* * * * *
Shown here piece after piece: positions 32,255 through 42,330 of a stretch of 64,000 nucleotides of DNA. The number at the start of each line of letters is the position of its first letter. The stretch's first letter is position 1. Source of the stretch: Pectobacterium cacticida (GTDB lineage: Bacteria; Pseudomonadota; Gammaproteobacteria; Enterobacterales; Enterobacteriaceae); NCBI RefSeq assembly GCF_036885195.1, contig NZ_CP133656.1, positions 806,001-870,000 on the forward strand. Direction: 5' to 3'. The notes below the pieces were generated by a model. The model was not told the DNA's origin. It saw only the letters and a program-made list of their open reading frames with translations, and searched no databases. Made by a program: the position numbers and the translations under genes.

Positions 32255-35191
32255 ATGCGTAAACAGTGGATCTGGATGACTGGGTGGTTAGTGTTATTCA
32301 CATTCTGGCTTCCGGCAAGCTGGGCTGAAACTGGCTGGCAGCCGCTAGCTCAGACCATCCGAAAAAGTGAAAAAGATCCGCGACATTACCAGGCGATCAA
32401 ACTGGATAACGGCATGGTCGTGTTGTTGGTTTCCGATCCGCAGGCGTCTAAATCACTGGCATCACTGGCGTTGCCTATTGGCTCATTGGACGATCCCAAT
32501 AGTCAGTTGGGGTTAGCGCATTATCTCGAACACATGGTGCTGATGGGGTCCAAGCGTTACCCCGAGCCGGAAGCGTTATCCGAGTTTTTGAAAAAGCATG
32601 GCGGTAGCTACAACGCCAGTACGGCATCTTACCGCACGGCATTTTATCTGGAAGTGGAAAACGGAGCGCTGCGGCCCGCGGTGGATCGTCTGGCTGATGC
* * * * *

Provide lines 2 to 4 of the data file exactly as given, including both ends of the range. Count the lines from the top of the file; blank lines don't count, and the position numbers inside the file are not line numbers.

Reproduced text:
Positions 32255-35191
32255 ATGCGTAAACAGTGGATCTGGATGACTGGGTGGTTAGTGTTATTCA
32301 CATTCTGGCTTCCGGCAAGCTGGGCTGAAACTGGCTGGCAGCCGCTAGCTCAGACCATCCGAAAAAGTGAAAAAGATCCGCGACATTACCAGGCGATCAA